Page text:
How Harper's Quebec strategy blew up in his face

Élection fédérale 2008 - les résultats

MONTREAL — Federalists are scratching their heads in Quebec.
For the sixth election in a row, the Bloc Québécois won the largest number of seats in the province, sending to Ottawa refuseniks who do not partake in the governing of Canada and who want to break up the country but wish Quebec to take more from it before leaving.
It wasn't supposed to be this way. The Conservatives were supposed to win another 15 to 25 seats, thereby capturing a parliamentary majority and sending the Bloc toward marginality.
Prime Minister Stephen Harper had got Parliament to recognize the Québécois as a "nation" within Canada. He had sent billions of additional dollars to the provinces to solve the "fiscal imbalance," an idea invented by Quebec.

Mr. Harper had boasted about "open federalism," code words in Quebec for more authority. He had used loaded words such as "autonomy." He had showed up at a rally with Mario Dumont, leader of the Action Démocratique du Québec, who wants a very loose (and fundamentally unworkable) confederal arrangement between Quebec and Canada, and whose own code word is "autonomy."
In word, gesture and deed, Mr. Harper had stroked and courted nationalists in Quebec, expecting electoral appreciation. He had stared down grumbling in his own caucus, and in Conservative circles of Western Canada, by arguing that this strategy would win the Quebec seats necessary for a majority government. Mr. Harper proudly boasted that, courtesy of his approach, Canada had never been more united.
Except that the strategy exploded in his face. Conservatives got the same number of seats as before. Worse, he was sabotaged by Quebec Premier Jean Charest, whose deliberate and devastating attack on Mr. Harper when the campaign began helped the Bloc, as Mr. Charest, a "federalist," surely must have known it would.
The Conservative campaign, or so the postmortem analysis goes, unravelled over small cuts to cultural programs and a tough-on-crime promise for juvenile offenders. Also, Mr. Harper preformed feebly in the French-language debate.
Mr. Harper's previous policies were apparently pocketed and forgotten. Forgotten, too, were his other Quebec-friendly promises: a Charter of Open Federalism, fettering the federal spending power, more French-speaking commissioners on the CRTC, more money for TV5, the international French-language television channel.
What lessons can be drawn from this debacle, for the Conservatives and federalism?
Obviously, the Conservatives' support before the election was wide but thin, as evidenced by the trap door opening beneath them after two small errors.
The party had few effective ministers or candidates. Worse, head office in Ottawa imposed a gag order across the country. As a result, Conservative candidates in Quebec were fleeing the media, refusing to participate in all-candidate debates. The freakish, centralized message control of the Harper government proved utterly counterproductive.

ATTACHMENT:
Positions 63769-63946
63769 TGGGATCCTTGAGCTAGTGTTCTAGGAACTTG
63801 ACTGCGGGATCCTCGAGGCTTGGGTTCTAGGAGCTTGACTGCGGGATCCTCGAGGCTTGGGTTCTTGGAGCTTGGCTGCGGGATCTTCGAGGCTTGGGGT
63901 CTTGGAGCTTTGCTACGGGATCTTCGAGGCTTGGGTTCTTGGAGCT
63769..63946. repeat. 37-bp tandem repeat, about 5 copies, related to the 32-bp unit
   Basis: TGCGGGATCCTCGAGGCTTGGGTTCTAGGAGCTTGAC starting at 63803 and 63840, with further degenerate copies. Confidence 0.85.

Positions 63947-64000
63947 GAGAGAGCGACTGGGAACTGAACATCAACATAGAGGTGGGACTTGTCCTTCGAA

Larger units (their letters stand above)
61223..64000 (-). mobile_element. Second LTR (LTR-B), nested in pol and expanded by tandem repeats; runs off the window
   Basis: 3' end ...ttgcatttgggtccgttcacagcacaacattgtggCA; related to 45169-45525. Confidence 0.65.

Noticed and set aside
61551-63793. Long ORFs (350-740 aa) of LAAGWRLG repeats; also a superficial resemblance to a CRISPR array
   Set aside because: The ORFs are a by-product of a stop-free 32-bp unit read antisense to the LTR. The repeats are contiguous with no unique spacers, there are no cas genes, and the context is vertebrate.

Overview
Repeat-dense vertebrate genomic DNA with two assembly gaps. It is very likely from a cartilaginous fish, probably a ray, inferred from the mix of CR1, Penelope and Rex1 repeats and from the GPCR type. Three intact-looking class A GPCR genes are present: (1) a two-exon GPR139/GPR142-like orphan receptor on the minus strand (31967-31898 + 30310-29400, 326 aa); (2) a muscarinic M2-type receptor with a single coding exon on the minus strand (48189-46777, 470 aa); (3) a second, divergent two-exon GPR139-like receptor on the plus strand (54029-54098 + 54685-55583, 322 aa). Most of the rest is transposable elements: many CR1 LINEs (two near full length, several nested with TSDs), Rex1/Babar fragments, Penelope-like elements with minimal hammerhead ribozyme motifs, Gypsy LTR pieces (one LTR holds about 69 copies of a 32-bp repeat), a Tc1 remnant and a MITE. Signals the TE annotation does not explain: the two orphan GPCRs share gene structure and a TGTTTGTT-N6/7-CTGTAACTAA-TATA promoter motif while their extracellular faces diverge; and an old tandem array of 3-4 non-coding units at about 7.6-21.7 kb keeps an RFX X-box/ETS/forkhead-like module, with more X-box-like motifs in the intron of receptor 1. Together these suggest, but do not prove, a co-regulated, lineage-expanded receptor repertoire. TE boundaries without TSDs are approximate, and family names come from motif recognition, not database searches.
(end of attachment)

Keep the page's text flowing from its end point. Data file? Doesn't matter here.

The Conservatives had also made a fundamental error in thinking they could rely on Mr. Dumont's ADQ, which is fading in Quebec. The provincial Liberals, not the ADQ, have the organization. But as Mr. Harper saw, Mr. Charest is an untrustworthy partner only interested in his own re-election - and that means attacking Ottawa almost all the time. Conclusion: The Conservatives have to try to build their own organization.
What about for federalism?
As more authority and money are transferred to Quebec, the federal government becomes less and less relevant. This, in turn, encourages the belief that a vote for a party not interested in the governing of Canada is risk-free because Canada itself isn't that important, except as a source of money.
The way Mr. Harper and Mr. Charest behave, federalism is all about more money and authority for Quebec. It's not a system of give and take, of mutual obligations and sharing, but of a one-way transfer and of more "autonomy" (Mr. Harper's word) and defending Quebec's "interests" (Mr. Charest's word).
Federalism, therefore, is judged by what it gives rather than what it requires. This way of thinking plays perfectly to the Bloc's strength, which is all about having influence without assuming responsibility, of taking but not giving.
Some federalists think Mr. Harper was on the right track. He screwed up during the campaign but should resume the transfers of power and money. Others observe that the Bloc got only 38 per cent of the vote. Support for secession is at a low ebb. If the federal Liberals ever got their act together, they would do much better in a fundamentally liberal province.
But the next Liberal leader will almost certainly be a non-Quebecker. Quebeckers have never voted for a party led by a non-Quebecker faced with one led by a Quebecker.
Mr. Harper met the same fate as all previous non-Quebec leaders, and might well again. He can certainly improve his tactics, but, if the strategy isn't working, better tactics won't save it.

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